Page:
As you go through a divorce, you make plans for your children and figure out how to divide your assets. One thing that hasn't been decided on, though, is how you're going to split time with your family pets.
Posts tagged "family law"
Divorces are hard for everyone, but one thing that is true is that everyone reacts differently. Whether it's your mom and dad who are frustrated over the end of your marriage or a friend who tells you that they are so excited you finally realized you didn't belong together, it can be a shock to your system when you finally talk to others about getting a divorce.
Parenting plans are an important part of any divorce with children. They are there to prevent kids from getting hurt and to make sure they're always with one of their parents or an approved guardian.
You have a close-knit family, but you know that your marriage isn't what it used to be. You and your husband fight all the time, and although your parents and relatives don't really see it, you both feel miserable.
If there is anything that's difficult, it's being away from your child when you're deployed. Now that your spouse has approached you with a divorce, you realize that this could mean even more time away from your child.
You and your spouse have been having more fights lately, and you've decided that a trial separation may be a good idea. This trial separation could be the date you use to show the court when you separated if you later decide to divorce, so it is important that you remember the date that you or your spouse move out of your home.
When it comes to your family, you'd do anything to make sure you stay together. Unfortunately, your spouse is the one who came to you seeking a divorce. Now, your children have already been informed and have been crying over what they don't understand, all while you're trying to cope with the shock of the situation.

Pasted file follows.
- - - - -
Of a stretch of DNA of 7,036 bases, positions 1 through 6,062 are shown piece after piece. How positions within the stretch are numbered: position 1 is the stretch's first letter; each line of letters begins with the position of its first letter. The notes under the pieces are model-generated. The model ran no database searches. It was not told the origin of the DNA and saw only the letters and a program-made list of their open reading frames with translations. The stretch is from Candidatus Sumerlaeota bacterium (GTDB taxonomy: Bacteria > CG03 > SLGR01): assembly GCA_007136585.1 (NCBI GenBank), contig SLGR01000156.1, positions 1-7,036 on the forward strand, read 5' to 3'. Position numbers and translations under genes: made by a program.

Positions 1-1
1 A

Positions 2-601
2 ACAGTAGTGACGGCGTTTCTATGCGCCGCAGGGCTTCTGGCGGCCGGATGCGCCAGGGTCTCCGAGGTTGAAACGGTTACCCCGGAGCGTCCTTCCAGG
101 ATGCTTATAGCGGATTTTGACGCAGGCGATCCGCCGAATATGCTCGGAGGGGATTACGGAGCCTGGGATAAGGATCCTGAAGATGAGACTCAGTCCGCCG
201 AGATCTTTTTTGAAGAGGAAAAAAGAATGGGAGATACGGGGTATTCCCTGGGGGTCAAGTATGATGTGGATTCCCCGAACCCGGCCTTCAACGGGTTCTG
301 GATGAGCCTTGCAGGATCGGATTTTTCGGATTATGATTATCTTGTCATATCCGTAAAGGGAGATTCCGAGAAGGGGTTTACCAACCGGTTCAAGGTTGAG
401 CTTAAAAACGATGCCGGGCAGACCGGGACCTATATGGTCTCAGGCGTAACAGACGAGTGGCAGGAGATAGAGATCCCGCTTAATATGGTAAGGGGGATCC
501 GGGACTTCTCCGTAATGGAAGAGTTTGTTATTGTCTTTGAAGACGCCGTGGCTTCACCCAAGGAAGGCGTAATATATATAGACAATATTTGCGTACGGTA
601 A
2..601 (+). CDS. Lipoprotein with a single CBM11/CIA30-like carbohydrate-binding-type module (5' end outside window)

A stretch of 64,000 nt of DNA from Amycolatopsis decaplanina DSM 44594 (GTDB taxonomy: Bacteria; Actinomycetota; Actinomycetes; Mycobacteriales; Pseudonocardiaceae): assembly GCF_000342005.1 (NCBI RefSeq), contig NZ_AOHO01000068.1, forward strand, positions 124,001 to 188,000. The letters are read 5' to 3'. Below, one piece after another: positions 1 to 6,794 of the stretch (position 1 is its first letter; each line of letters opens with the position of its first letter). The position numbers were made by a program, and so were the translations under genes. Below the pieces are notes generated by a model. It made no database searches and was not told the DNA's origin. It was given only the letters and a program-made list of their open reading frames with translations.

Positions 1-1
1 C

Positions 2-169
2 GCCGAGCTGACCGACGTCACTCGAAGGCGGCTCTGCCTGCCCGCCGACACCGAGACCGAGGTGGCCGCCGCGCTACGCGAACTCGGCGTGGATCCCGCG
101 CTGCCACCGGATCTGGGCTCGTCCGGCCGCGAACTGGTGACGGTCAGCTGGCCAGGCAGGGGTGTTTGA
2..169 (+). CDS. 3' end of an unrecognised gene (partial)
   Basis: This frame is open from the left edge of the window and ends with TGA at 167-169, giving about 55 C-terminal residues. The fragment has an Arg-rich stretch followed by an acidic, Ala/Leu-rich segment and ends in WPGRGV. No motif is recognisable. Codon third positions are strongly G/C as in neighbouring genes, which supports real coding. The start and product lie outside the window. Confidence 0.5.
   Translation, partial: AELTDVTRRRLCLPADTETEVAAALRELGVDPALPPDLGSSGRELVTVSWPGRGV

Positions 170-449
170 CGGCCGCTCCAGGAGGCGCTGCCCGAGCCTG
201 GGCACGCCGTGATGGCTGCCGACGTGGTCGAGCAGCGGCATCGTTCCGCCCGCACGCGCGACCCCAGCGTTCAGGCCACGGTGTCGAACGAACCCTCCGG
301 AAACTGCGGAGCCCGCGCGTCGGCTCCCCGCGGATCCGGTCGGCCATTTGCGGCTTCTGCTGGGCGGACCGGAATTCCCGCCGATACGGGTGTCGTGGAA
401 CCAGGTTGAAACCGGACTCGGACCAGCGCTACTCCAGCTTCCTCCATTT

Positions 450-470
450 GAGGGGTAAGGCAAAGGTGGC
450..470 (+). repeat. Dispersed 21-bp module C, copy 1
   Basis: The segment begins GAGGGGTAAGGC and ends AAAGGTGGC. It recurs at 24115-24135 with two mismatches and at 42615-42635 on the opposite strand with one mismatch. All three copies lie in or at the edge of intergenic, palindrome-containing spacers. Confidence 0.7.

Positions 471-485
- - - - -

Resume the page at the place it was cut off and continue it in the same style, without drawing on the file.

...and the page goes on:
Getting the right time-sharing agreement for your child after a separation or divorce is essential to helping them feel comfortable after you separate from your spouse. Even though you're no longer together, you and your estranged spouse should work together to create a time-sharing agreement that works in the best interests of your child.
From the time your child is born, you want to do all you can to protect them. Your spouse feels the same. Sadly, you both know that your relationship isn't going the way you'd planned.
Children often have a difficult time understanding why their parents no longer want to be together. In some cases, they may believe that it's their fault that their parents argue or don't want to be in a relationship any longer, especially if the child has problems in school or problematic behaviors.